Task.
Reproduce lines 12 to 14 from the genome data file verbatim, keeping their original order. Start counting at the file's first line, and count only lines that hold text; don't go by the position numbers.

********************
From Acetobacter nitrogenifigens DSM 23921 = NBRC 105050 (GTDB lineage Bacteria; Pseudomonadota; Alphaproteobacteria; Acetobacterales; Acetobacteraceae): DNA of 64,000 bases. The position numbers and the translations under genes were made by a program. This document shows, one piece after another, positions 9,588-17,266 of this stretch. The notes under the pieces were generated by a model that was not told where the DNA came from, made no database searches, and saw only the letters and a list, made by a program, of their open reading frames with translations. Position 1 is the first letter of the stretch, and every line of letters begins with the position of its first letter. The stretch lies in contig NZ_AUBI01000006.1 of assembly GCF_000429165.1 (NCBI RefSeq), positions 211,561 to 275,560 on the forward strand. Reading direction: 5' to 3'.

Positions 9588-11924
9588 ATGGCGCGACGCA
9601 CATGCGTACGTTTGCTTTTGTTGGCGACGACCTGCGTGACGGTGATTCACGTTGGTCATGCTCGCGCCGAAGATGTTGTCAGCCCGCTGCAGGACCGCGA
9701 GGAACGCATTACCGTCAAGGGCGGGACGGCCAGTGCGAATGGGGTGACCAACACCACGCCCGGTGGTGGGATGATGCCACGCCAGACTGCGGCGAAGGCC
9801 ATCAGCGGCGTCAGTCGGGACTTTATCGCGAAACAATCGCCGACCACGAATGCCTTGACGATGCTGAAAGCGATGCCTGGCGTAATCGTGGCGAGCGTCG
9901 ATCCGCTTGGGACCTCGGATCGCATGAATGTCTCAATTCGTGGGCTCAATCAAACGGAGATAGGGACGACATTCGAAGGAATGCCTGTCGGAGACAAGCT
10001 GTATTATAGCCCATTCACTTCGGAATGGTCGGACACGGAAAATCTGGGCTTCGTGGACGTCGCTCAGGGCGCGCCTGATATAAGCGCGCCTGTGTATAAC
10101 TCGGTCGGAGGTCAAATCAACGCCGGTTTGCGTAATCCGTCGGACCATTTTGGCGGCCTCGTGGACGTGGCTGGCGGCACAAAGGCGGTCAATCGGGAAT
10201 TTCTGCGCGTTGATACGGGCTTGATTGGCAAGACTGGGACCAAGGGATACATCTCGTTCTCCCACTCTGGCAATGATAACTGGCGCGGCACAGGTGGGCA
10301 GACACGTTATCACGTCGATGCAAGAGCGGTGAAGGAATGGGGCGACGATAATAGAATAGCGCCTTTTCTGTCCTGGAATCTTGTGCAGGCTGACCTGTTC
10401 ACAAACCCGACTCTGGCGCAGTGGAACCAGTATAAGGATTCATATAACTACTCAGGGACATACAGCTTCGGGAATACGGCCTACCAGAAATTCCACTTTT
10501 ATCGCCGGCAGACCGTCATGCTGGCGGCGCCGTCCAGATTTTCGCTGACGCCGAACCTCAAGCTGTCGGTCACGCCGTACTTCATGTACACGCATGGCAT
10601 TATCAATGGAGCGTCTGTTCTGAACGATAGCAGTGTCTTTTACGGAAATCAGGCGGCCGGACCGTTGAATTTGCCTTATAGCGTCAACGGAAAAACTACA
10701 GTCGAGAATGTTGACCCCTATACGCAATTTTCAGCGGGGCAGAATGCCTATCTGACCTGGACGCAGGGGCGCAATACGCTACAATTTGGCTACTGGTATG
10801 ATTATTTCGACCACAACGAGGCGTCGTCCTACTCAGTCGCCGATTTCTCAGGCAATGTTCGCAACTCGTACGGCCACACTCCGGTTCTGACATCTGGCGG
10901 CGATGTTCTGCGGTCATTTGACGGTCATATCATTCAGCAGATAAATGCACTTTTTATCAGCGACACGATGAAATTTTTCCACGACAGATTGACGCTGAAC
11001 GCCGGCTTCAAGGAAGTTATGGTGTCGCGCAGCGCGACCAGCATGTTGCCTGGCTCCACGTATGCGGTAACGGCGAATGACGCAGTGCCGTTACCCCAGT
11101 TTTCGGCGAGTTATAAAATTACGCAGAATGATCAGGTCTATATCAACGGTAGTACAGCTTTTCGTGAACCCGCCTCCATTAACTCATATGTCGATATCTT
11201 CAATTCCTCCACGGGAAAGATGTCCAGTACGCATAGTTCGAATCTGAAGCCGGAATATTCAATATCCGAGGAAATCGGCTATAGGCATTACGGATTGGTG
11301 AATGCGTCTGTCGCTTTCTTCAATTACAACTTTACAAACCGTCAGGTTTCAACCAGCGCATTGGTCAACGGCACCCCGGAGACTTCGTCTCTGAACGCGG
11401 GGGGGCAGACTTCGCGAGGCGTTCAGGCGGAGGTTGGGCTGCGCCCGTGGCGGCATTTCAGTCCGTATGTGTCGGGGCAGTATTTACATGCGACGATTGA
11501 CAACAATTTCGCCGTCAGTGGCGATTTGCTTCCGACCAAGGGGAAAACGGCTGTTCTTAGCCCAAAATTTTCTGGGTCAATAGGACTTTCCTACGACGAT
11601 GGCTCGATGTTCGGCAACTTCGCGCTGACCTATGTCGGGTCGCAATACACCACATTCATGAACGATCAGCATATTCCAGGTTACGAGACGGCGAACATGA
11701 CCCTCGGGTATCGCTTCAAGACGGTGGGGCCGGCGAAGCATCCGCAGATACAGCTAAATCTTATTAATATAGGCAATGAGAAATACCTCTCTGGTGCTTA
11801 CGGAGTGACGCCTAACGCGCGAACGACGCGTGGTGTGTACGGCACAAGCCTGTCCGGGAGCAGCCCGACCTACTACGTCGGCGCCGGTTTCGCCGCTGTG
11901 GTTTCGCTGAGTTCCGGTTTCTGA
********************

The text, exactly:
10401 ACAAACCCGACTCTGGCGCAGTGGAACCAGTATAAGGATTCATATAACTACTCAGGGACATACAGCTTCGGGAATACGGCCTACCAGAAATTCCACTTTT
10501 ATCGCCGGCAGACCGTCATGCTGGCGGCGCCGTCCAGATTTTCGCTGACGCCGAACCTCAAGCTGTCGGTCACGCCGTACTTCATGTACACGCATGGCAT
10601 TATCAATGGAGCGTCTGTTCTGAACGATAGCAGTGTCTTTTACGGAAATCAGGCGGCCGGACCGTTGAATTTGCCTTATAGCGTCAACGGAAAAACTACA